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The Real Power Behind a Nap

Tuesday, February 14, 2012

Author: 
Rebecca Lastra
Tuesday, February 14, 2012

For many years of my life, I have been taught that taking a nap during the day would cause negative effects on my ability to fall asleep later in the evening. However, I recently found an article on WebMD that counteracts this long time assumption and negative connotation that has been applied to the word “nap.” Many people, like myself, tend to feel their energy levels fall when two or three o’clock rolls around. Instead of reaching for that not so nutritious energy drink to send you from groggy to absolutely wired in a mere five minutes, Sara C. Mednick, a professor psychiatry at the University of California- San Diego, suggests taking a more natural route by taking a nap for anywhere between fifteen and ninety minutes.

In Jennifer Soong’s article, she outlines the multiple benefits associated with napping for different intervals of time. For instance, a quick cat nap of fifteen or twenty minutes can recharge your batteries by enhancing your alertness and motor skills like typing or playing the piano. If you decide you need a little longer rest, that’s totally okay too! Napping for thirty to sixty minutes has a dramatic effect on our memories and can help things such as memorizing vocabulary and remembering directions. Research also shows that a nap of ninety minutes helps making connections in the brain and solving creative problems.

As a stated before, our society has increasingly become dependent on energy drinks and coffee to help us complete our work and get through the day. As a college student myself, I’m surrounded by these drinks, however Mednick suggests choosing a nap over the caffeine as it has many more long term benefits. The caffeine and other ingredients in these drinks can make our bodies very jittery and in turn can reduce memory performance and cause us to make more mistakes. So next time you find yourself reaching for that caffeine packed drink, ask yourself if you have the time to just shut your eyes for a few minutes and relax. In the end, it might be the best decision you make all day.

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High Heels: High-Fashion or High-Risk?

Thursday, February 9, 2012

Thursday, February 9, 2012

Let’s face it: a great pair of high heels is stylish and they really do complete an outfit.  However, the reality is that the foot was not designed to be in permanent arched position while walking.  The effect that high heels have on the body was examined in a study done by researchers at Griffith University in Queensland, Australia.  Nine women were selected who had worn high heels for at least 40 hours a week for at least 2 years, as well as a control group of 10 women who rarely wore heels.  They were asked to walk along a walkway with pressure sensors that measured the forces exerted while walking. The control group walked barefoot and the test group walked once with heels on and again barefoot.  Also, probes were used to measure the length of their calf muscle fibers.  It was observed that the high-heel wearers walked with a different gait than the control group, even when walking barefoot.  Their leg strides were shorter and more forceful.  The result of this was shortened muscle fibers in their calves and increased strain on the muscles.  The difference between walking with high heels and walking flat footed is that wearing high heels engages mostly muscle, while barefoot walking engages more of the Achilles tendon.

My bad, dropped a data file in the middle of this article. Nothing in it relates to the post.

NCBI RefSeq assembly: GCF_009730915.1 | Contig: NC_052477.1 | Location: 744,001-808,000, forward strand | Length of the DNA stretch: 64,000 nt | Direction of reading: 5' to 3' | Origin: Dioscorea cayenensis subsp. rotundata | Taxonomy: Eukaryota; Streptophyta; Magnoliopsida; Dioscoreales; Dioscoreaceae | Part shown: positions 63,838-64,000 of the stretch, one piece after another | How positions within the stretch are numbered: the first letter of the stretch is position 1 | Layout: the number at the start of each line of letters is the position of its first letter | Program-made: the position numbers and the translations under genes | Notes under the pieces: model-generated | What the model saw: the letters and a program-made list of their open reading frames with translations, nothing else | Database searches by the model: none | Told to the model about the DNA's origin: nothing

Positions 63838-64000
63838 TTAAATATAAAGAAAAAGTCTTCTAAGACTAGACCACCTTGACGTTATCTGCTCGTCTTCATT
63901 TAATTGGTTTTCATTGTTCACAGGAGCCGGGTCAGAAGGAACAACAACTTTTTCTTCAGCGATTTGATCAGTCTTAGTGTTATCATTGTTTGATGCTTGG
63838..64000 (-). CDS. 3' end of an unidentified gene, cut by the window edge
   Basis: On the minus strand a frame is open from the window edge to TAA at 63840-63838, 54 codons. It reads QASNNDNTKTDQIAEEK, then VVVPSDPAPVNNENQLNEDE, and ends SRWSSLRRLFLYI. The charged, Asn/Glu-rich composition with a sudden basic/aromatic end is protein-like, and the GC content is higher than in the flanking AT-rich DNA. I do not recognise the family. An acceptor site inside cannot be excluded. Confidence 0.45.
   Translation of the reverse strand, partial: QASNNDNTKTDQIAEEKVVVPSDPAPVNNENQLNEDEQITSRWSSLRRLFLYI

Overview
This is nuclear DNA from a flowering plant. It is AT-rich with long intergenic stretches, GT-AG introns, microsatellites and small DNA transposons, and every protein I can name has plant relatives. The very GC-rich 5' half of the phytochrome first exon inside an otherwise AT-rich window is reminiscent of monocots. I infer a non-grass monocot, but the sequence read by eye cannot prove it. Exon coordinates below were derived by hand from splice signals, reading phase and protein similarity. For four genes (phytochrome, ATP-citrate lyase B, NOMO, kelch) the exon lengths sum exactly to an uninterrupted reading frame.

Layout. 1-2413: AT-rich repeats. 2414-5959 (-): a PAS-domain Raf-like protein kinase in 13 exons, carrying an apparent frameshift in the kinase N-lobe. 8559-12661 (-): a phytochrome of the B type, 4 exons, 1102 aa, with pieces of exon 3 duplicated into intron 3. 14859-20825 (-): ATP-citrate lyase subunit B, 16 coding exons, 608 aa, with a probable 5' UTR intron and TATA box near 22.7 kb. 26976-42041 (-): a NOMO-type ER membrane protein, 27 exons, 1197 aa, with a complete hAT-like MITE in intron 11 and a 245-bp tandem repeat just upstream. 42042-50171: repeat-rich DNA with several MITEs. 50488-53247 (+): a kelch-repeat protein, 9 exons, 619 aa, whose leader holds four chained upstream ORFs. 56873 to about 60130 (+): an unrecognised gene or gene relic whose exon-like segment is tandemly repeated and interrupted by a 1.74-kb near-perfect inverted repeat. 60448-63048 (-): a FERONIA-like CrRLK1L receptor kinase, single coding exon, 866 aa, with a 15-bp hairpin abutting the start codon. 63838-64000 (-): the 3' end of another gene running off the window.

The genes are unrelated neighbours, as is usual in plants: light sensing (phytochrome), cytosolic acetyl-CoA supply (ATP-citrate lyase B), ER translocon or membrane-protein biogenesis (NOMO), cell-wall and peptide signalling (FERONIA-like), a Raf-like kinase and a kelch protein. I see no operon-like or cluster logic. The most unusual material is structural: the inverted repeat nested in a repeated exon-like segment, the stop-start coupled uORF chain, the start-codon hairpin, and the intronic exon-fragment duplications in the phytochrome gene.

So, what’s the problem?  The main concern with frequent heel wearing is that your body will adapt to this position.  Your muscles and tendons have a different default position than when you walk in flat shoes.  So when you switch to flat sneakers to work out, for example, your risk of a strain injury is increased.  The bottom line: it’s your decision what kind of shoes you choose to wear.  However, in order to reduce your risk of injury, you may consider lowering the frequency that you wear high heels to maybe once or twice a week instead of everyday.  High heels are certainly stylish and there’s no need to eliminate them from your ensemble.  Maybe just alternate with a cute pair of flats.

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USDA Announces New Guidelines to Improve School Nutrition

Monday, February 6, 2012

Author: 
Ann Steeves
Monday, February 6, 2012

The days of mystery meat sandwiches should soon be over, and replaced by healthier options throughout our nation’s school lunch program. This past Wednesday, January 25, the USDA, in partnership with First Lady Michelle Obama, announced new guidelines for healthier school meal programs.  This announcement came in coordination with the Healthy Hunger Free Kids Act, signed in December 2010 by President Obama. According to the USDA press release, the new guidelines will increase offerings of fruits and vegetables in every meal, add more foods containing whole grains, offer only fat-free or low-fat milk varieties, and take more consideration of portion size and amounts of fat and sodium in meals. These are the first standards ever imposed to limit sodium, trans fat and whole grains. The new guidelines will be introduced to schools as early as next school year, and will have a three-year period to be entirely accepted.